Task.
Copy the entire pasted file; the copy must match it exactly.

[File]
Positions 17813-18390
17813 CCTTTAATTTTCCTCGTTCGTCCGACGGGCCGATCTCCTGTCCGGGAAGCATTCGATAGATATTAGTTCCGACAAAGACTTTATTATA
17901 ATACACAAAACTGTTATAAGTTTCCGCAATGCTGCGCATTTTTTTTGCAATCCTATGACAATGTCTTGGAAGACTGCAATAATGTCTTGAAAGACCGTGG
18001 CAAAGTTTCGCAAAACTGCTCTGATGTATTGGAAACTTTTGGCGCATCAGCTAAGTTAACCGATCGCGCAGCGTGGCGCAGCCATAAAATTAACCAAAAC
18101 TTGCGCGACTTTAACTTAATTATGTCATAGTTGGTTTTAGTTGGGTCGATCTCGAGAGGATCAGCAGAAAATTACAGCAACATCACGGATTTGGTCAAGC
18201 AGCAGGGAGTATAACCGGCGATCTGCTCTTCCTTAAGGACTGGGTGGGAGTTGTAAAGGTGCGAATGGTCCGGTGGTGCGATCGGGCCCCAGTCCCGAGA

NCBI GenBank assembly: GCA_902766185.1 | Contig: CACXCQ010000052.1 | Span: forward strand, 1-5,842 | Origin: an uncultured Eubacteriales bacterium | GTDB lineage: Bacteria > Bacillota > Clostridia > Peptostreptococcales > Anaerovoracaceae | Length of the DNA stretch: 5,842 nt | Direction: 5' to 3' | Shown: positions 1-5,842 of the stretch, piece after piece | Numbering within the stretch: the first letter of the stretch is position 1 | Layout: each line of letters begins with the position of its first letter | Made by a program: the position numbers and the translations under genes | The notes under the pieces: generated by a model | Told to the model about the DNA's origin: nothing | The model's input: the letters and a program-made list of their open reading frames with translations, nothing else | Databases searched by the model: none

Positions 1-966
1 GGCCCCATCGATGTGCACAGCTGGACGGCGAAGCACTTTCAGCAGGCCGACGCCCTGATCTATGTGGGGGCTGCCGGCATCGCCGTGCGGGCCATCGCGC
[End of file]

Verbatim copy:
Positions 17813-18390
17813 CCTTTAATTTTCCTCGTTCGTCCGACGGGCCGATCTCCTGTCCGGGAAGCATTCGATAGATATTAGTTCCGACAAAGACTTTATTATA
17901 ATACACAAAACTGTTATAAGTTTCCGCAATGCTGCGCATTTTTTTTGCAATCCTATGACAATGTCTTGGAAGACTGCAATAATGTCTTGAAAGACCGTGG
18001 CAAAGTTTCGCAAAACTGCTCTGATGTATTGGAAACTTTTGGCGCATCAGCTAAGTTAACCGATCGCGCAGCGTGGCGCAGCCATAAAATTAACCAAAAC
18101 TTGCGCGACTTTAACTTAATTATGTCATAGTTGGTTTTAGTTGGGTCGATCTCGAGAGGATCAGCAGAAAATTACAGCAACATCACGGATTTGGTCAAGC
18201 AGCAGGGAGTATAACCGGCGATCTGCTCTTCCTTAAGGACTGGGTGGGAGTTGTAAAGGTGCGAATGGTCCGGTGGTGCGATCGGGCCCCAGTCCCGAGA

NCBI GenBank assembly: GCA_902766185.1 | Contig: CACXCQ010000052.1 | Span: forward strand, 1-5,842 | Origin: an uncultured Eubacteriales bacterium | GTDB lineage: Bacteria > Bacillota > Clostridia > Peptostreptococcales > Anaerovoracaceae | Length of the DNA stretch: 5,842 nt | Direction: 5' to 3' | Shown: positions 1-5,842 of the stretch, piece after piece | Numbering within the stretch: the first letter of the stretch is position 1 | Layout: each line of letters begins with the position of its first letter | Made by a program: the position numbers and the translations under genes | The notes under the pieces: generated by a model | Told to the model about the DNA's origin: nothing | The model's input: the letters and a program-made list of their open reading frames with translations, nothing else | Databases searched by the model: none

Positions 1-966
1 GGCCCCATCGATGTGCACAGCTGGACGGCGAAGCACTTTCAGCAGGCCGACGCCCTGATCTATGTGGGGGCTGCCGGCATCGCCGTGCGGGCCATCGCGC